White himself was born into a Springfield family of 14 children and attended Delaware County Vocational Technical School to become a union steam fitter. He is also an alumnus of Cardinal O’Hara High School and attended Pennsylvania State University.
In 2005, he founded DWD Mechanical Contractor Inc., which grew from his home in Ridley Township into a multi-million dollar business.
After his service as Ridley Township Commissioner, White was appointed to the Delaware County Council in 2012. White was elected to a four-year term on the council in 2013. He was defeated when he ran running for re-election in 2017, in an election that criticized the contracts his company received.
Married for almost 40 years, he and his wife are parents to four children – Lisa, Matthew, Kellianne and Brian, who has special needs.
His platform is consistent with most conservative causes as he received the highest rating from the Pennsylvania Pro-Life Federation; is an avid supporter and life member of the National Rifle Association; supports legislation that divides sports into male and female divisions, requiring athletes to compete based on their biological sex, not their gender identity; and supports school choice and prohibits the teaching of critical race theory in schools.
He also said he would end no-apology mail-in voting in Pennsylvania, institute signature verification for mail-in ballots, ban the use of drop boxes, and work to implement ID. voters. He also supports the creation of an independent electoral audit of all elections by the Auditor General.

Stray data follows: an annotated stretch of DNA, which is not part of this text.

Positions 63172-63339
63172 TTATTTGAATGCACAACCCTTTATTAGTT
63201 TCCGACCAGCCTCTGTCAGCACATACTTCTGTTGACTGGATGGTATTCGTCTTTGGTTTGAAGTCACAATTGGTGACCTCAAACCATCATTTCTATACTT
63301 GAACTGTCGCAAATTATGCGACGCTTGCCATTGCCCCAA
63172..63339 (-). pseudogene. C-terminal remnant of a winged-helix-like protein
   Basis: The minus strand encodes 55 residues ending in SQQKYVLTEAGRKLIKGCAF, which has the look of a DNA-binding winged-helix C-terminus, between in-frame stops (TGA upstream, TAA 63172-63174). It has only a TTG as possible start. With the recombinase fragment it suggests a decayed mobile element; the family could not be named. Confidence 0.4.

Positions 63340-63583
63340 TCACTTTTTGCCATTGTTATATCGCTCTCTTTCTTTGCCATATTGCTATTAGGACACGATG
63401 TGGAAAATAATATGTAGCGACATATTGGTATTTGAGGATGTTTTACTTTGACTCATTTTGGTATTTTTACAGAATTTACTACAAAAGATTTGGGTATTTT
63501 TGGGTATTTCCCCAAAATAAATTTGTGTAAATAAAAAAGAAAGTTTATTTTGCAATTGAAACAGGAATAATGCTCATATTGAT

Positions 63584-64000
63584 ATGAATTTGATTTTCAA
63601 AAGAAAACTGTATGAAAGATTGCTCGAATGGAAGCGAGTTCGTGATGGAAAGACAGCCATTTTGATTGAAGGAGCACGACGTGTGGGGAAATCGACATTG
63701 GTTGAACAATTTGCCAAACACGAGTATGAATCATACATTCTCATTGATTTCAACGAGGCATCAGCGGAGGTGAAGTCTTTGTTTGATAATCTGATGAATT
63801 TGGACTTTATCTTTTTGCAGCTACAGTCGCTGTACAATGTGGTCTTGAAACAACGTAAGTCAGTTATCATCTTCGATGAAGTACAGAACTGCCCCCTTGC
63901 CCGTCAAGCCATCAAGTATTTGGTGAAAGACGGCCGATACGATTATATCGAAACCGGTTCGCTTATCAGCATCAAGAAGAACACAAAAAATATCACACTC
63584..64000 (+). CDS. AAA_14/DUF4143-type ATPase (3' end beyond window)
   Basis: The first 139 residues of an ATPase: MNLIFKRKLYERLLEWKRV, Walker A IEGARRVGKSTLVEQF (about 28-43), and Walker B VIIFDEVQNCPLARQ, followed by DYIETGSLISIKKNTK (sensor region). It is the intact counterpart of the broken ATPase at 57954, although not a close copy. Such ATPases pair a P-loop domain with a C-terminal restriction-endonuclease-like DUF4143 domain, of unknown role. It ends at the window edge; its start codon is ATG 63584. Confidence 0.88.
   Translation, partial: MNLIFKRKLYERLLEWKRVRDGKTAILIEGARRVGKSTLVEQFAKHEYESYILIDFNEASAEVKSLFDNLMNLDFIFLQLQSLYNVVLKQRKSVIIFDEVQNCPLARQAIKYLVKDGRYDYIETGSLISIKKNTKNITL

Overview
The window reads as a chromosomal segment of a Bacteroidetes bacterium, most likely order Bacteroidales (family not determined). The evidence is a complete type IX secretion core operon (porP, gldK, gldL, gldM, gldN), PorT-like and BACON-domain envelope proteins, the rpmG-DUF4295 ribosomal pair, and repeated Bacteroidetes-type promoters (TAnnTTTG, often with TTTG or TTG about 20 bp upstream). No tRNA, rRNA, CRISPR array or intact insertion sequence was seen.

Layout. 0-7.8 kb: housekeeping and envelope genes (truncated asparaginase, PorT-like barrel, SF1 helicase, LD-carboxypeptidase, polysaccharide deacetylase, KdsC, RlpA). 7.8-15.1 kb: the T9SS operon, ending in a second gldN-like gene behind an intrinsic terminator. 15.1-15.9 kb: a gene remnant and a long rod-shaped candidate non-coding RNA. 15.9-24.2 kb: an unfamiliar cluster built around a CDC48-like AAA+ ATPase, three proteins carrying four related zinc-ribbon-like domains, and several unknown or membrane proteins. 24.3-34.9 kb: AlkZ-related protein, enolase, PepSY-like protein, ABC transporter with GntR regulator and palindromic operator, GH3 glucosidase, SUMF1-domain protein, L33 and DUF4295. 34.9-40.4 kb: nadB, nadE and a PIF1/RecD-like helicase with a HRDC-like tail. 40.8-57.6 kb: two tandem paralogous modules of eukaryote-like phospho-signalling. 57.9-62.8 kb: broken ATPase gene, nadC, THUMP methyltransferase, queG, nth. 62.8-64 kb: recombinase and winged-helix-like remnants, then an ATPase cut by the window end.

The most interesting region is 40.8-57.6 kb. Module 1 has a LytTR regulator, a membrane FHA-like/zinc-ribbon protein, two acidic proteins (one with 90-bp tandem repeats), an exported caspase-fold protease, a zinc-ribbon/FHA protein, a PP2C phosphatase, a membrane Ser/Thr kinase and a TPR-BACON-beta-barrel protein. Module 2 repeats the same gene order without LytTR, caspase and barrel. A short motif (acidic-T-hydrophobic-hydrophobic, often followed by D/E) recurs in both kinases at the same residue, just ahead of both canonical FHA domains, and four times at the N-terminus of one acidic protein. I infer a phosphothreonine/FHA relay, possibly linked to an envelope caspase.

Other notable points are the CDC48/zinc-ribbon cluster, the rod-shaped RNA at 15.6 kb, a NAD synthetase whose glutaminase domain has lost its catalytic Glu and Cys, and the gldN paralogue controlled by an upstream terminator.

White said he also wants to expand vocational training, noting that only 3% of Pennsylvania high school students have enrolled in such training programs. He would like that to increase to 30% over the next decade.
He said he wanted to teach that a pipe wrench and college degree are equally valuable and expand technical training as an opportunity for people to succeed.
White said he wanted to say to every high school student, “My path is a good path,” noting how he started with technical training, went into the field, built his business at his kitchen table all the way to l $85 million a year business. is today and is now running for governor.
“I want to inspire people,” he said. “I want to inspire the next generation.”
White explained why he is currently running for governor.
“Harrisburg is broke,” he said, adding that his business was affected by Governor Tom Wolf’s 2020 COVID mitigation orders. “The government shut down without a plan. You never would have thought that it could happen in Pennsylvania.
White noted, however, even though other businesses had to close, Wolf Industries remained open.
At DWD Mechanical, 85 employees weren’t so lucky.
“They all had to be fired until we knew what we were doing,” White said.
Additionally, he said Pennsylvania’s budget has nearly doubled in the past 10 years.
“We literally have nothing to show for this,” White said. “I believe you need a business type mentality in Harrisburg.”
From his upbringing at Delco, he learned from his Steamfitter father and stay-at-home mom that hard work pays off.
“I’m a blue-collar gubernatorial candidate,” he said. “Eight to 85 percent of people in Pennsylvania just want to work and want a better life for their families and their children and grandchildren and they’re just not getting it.”